Over the years biomimicry has established itself in different fields of design. From product designs to built environments, biomimicry has allowed designers to adopt as well as to adapt the various innovative solutions present in nature to their creations. It has provided blueprints, procedures, and strategies to draw inspiration from and tackle issues that currently plague the world. Structures such as Eden Project by Grimshaw Architects, Eastgate Centre by Mick Pearce, Gherkin by Foster + Partners, etc. are stunning examples that demonstrate how biomimetic solutions can result in efficient, high quality as well as sustainable buildings. A necessity to learn from the basic principles of nature arises now more than ever as climate change and resource depletion is causing a strain on the environment. To help understand what designing with biomimicry requires, here are 10 things to remember when designing with biomimicry.

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  1. The Biomimicry Institute defines “Biomimicry/ biomimetic as an approach to innovation that seeks sustainable solutions to human challenges by emulating nature’s time-tested patterns and strategies.”

There is often a misconception that biomimicry means replicating the mere form of a species in nature. However, it looks beyond the form and mimics the processes, strategies, and models present in nature to develop innovative solutions to human problems.

  1. Nature can provide a vast set of factors to draw inspiration from. The 3.8 billion years of experience it has can provide numerous solutions to complex problems. To gain a better sense of direction and create a successful biomimetic design, the Biomimicry Design Spiral can be used as a tool to learn the steps that will help aid the process of design.
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  1. The natural world is considered sustainable as it reuses and recycles resources efficiently and continuously. Most technology, as well as lifestyles adopted by the human population, is unsustainable. Our actions have resulted in permanent damage or depletion of resources over a large span. Hence, a biomimetic approach should always take into consideration nature’s sustainability.
  2. Janine M. Benyus, author of the book “Biomimicry: Innovation Inspired by Nature.” believes that designers should follow environmental ethics. For example, creating a solar-powered vehicle drafted after the movement of a crab might be spectacular. However, she says that it loses its credibility if it’s primarily used to cut down trees or serve as a weapons platform.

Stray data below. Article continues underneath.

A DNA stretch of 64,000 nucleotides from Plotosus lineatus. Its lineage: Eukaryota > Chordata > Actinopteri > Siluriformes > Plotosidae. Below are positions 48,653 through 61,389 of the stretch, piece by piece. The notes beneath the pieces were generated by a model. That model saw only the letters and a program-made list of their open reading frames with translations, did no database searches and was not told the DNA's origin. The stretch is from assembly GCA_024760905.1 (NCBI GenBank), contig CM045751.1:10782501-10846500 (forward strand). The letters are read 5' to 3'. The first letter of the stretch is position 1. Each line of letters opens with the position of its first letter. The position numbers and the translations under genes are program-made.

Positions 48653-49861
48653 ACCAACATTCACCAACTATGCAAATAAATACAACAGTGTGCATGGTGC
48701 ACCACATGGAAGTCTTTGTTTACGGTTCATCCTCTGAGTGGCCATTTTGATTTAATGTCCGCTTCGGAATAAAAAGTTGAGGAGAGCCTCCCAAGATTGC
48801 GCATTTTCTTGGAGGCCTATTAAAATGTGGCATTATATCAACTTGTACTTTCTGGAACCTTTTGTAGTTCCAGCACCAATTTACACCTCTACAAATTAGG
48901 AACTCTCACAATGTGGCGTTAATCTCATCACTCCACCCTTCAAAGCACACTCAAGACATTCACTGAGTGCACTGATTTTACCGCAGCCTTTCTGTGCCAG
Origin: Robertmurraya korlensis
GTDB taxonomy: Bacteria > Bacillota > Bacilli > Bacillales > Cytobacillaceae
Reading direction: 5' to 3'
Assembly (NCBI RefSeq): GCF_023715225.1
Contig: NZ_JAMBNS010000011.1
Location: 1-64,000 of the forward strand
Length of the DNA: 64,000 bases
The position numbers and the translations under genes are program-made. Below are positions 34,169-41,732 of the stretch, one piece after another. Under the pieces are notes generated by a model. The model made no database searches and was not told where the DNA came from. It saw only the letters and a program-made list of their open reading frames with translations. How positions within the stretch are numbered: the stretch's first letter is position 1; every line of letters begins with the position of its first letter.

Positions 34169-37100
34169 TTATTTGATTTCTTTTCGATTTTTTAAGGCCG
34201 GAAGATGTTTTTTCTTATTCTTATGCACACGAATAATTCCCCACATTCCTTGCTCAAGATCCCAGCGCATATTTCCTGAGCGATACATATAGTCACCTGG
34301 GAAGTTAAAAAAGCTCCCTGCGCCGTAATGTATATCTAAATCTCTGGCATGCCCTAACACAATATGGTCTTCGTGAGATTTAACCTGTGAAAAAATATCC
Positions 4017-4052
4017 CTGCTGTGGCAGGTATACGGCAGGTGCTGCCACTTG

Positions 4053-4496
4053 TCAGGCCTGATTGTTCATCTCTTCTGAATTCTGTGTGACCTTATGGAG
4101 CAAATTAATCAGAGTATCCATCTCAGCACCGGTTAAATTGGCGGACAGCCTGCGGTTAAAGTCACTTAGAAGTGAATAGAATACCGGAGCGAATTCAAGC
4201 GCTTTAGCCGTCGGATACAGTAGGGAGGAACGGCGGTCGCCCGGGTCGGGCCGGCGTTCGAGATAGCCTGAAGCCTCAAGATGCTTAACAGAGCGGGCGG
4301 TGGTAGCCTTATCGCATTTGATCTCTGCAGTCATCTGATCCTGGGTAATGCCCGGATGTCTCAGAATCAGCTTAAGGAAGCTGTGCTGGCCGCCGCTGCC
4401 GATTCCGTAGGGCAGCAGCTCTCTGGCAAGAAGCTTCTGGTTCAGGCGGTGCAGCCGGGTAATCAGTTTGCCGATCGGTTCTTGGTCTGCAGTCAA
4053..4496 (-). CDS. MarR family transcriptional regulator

3. Benyus also stresses on nine laws of nature that should be considered for any biomimetic design. These are:


  1. Nature runs on sunlight
  2. Nature uses only the energy it needs
  3. Energy fits form to function
  4. Energy recycles everything
  5. Nature rewards cooperation
  6. Nature banks on diversity
  7. Nature demands local expertise
  8. Nature curbs excess from within
  9. Nature taps the power of limits
  10. Life on Earth can be considered an embodiment of resilience. Learning how nature instills resilience into its systems and its ability to adapt to change can help create structures that are resilient to change and disturbances. For example, self-healing concrete contains bacteria that grow into the cracks and releases calcium carbonate as a waste product which in turn fills up the crack. The combination of biomimicry i.e. mimicking the self-healing process of an organism as well as the usage of an organism i.e. the bacteria helped create a material that could contribute to improving the resilience of concrete structures.
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  1. The ability of nature to accomplish multiple needs with single gestures must be studied thoroughly while designing. The study’s non-existence of single-purpose tools in nature can open a wide range of multidisciplinary and multidimensional projects which in turn can reduce the cost of innovation while stimulating positive externalities.
  2. There are several ecosystems of organisms that break down complex molecules into simpler ones that can be reassembled into new materials. Nature upcycles more often than not and the loop is not direct. The life span of the materials and how it can be recycled must be considered carefully while designing with biomimicry as it contributes to ecological sustainability.
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  1. While designing, understanding the context and its climatic conditions play a key role in achieving smart and efficient structures. Rather than fighting against the context and utilizing energy as well as resources to contain nature, leveraging cyclic processes into projects can help attain challenging standards while minimizing additional costs. For example, the transparent photovoltaic roof glazing at the Community Healthcare Campus at the BRE Innovation Park converts sunlight into electricity. The material is based on organic polymers and can act as a low-cost replacement for standard glass in windows.
  2. Establishing collaborative synergies is an aspect that must be considered while designing with nature. By rethinking the built environment as a nested system that consists of smaller systems while being part of part larger ones can cultivate relationships that save resources, energy, and cost.

With a notebook and pen in her bag and an arsenal of questions in her mind, Arathi Biju has always had a keen interest in telling a story. Currently pursuing her degree in architecture, she has always been a strong advocate of expression be it through art, architecture or words.